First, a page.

Is it worse that girls in Africa are kidnapped for going to school? Yes. Is it worse that, in less-evolved parts of the Islamic world, girls are beaten or killed for going to school or learning to read? Yes. Is it worse that in many cultures, where arranged marriages exist and someone marries for love, ignoring the families’ social contracts, the woman is then killed to protect the family honor? Yes. Is it worse in places where girls are sold into sexual slavery? Yes (though it happens here too). Is it worse in south Asia and the middle-east that a woman can legally be punished for the “crime” of being raped. Absolutely.

However, as bad those places may be--and the treatment of women is abhorrent in those places in my opinion--we have a long, long way to go here as well.

Take the recent murder of a five year old girl in Leavenworth, KS last week. I’ve been following domestic violence (DV) related stories for years now, due to my wife’s job at Hope House. I can spot them in the news with a high degree of accuracy. You can too. When the report came out that a man had allegedly kidnapped a child and was led on a chase and he then allegedly killed the child when police had cornered him. I knew the story. It’s not unusual in cases of DV, especially if the woman is in the process of leaving, for the abuser to take her or even her kids out. That’s the most lethal time, when he thinks she is going to leave. It’s about control. Killing the mother’s kids is the ultimate abuse to a mother. Killing the mother herself is the ultimate control.

Women rarely get murdered. When they do, a vast majority of the time, DV is a factor. Then the victim blaming begins. This is the part that bothers me the most. I try to not read the reader comments on news stories because of the depressing ignorance and vengeance-airing that occurs in such forums. However, as I read that story’s comments I was not surprised by the comments of “why didn’t she leave him?” and, “they should charge her (the mother) too (in the death of the little girl).” In DV nobody every asks, “Why didn’t he stop abusing her?”

In DV situations where a man is abusing a woman, statistically she will leave seven times before actually leaving for good. Like I said, the time when she is leaving is highly dangerous. It’s a time of high lethality. If she has kids, whether they are his or not, she may come back or delay leaving for good because she may figure if she has to take a beating so her kids have a place to live, so be it. That’s sad but kind of admirable in a way. But one must remember that DV is learned behavior. Both parties likely witnessed it growing up. If you see that as part of life, you accept it, right or wrong.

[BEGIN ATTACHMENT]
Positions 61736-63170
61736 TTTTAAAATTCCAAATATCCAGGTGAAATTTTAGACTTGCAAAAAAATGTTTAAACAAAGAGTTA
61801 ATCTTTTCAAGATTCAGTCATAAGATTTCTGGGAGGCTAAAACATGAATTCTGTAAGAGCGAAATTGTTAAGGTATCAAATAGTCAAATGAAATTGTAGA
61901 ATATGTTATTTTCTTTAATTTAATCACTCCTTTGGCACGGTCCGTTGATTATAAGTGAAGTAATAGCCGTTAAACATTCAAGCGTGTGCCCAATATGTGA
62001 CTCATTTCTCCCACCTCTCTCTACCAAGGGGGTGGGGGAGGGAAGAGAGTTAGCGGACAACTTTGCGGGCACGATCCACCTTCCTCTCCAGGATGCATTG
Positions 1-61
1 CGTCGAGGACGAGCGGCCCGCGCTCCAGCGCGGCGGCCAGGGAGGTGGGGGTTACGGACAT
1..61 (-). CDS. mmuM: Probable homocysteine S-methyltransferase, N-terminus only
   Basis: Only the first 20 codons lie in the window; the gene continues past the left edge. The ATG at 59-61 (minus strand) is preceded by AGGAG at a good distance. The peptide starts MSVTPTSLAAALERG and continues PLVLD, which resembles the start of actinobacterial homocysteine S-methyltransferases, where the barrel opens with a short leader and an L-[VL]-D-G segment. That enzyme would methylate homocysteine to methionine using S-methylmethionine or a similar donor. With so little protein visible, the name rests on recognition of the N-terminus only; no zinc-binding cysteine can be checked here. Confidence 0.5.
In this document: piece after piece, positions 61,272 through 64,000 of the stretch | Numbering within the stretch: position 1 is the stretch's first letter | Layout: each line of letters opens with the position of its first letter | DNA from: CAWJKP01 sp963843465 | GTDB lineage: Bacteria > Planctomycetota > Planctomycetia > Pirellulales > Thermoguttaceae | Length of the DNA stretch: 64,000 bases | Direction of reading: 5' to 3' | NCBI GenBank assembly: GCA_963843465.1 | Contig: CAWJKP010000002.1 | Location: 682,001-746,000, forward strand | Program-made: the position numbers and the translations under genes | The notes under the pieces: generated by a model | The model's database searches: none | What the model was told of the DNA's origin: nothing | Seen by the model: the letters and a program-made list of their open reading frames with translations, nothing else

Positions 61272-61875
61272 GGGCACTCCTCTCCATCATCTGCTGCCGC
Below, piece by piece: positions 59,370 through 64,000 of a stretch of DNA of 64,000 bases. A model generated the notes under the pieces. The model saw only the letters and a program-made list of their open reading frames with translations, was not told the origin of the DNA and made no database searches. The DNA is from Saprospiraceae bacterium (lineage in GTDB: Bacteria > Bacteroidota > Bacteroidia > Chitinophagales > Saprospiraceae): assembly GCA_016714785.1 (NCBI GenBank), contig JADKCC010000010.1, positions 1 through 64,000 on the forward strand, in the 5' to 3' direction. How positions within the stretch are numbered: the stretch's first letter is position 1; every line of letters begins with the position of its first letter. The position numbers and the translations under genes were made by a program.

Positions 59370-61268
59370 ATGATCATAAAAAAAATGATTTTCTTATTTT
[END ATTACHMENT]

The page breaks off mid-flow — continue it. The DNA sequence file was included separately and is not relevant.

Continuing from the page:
Many people hide behind traditional social norms of the man being in charge. Many hide behind religious beliefs for women being subservient to men. But, when you strip it all away, are those views any less wrong than honor killings (which are backed up for the same reasons)?

Recently the NFL gave Baltimore Ravens running back Ray Rice a slap on the wrist for knocking his the fiancĂ©e unconscious at an Atlantic City casino. He got a two game suspension. Two games. Had he been busted for steroids he’d have gotten twice that. What does that teach little boys about consequences? What does that teach little girls about their value? She didn’t press charges. Why didn’t she press charges? Remember this is learned behavior. This is part of life for her. Sadly I predict she will be hit again. Will she live in luxury? Yes, not that that matters in the long run. Most women who are survivors of DV do not live that lifestyle.

They live in your neighborhood. They work with you. They go to church with you. They’re in some part of your family. About 50 percent of the human population of planet Earth is carrying XX chromosomes (that means they’re women FYI). One in four of those women will experience some type of DV (emotional, or physical) in her lifetime. Those are your daughters, friends, nieces (my wife and I have five nieces), granddaughters...DV crosses all socio-economic and racial lines. Let us not throw away half of the population.

Breaking the cycle of DV is the most important part of fixing the problem. Boys who witness abuse are more than twice as likely to be abusers. Yet programs, which try to intervene and mitigate the damage done to these young witnesses, are poorly funded and not far-reaching enough. At times it’s like trying to fill the Grand Canyon with rocks.

Shelters are the last resort for victims of DV. Survivors go there after they’ve exhausted all other options, like family and friends. In the KC metro, organizations like Hope House, Rosebrooks, Safehome, etc., also serve as court advocates, and have legal outreach programs too. They help get women out of dangerous situations. It would be awesome if places like those didn’t have to exist. But they do. No court advocate or anyone on their legal team has a day without multiple cases. Not one bed goes unused in the shelter. Ever.

Supporting entities which try to stop or prevent domestic violence is not sexy. The DV shelter in your community is not fancy. It needs money to keep its doors open. Not your cast-off out of date clothes and broken TVs. The well-heeled in your city don’t get giddy over having their name on the building which protects abused humans. The DV shelter in your community is not a warm and fuzzy charity. Domestic violence is a scary, disturbing and sometimes confusing topic. It is real life and death. I sometimes wonder if Sarah McLachlan (who I love) did PSAs which showed women (and men) with broken wrists, bruised faces, and cigarette burned skin if it would help. Probably not. The ignorant would blame the victim again. It takes time to break out of DV relationships. Sometimes people need a little help. Stop blaming the victims and let them become survivors.

Parents it’s up to you. Your kids are little sponges. Teach them respect. Teach them to communicate. Teach them boundaries. Teach them right and wrong. Give your kids good examples. It’s on you. In the words of Crosby, Stills, Nash, and Young, “…teach your children well.”

Chad Leabo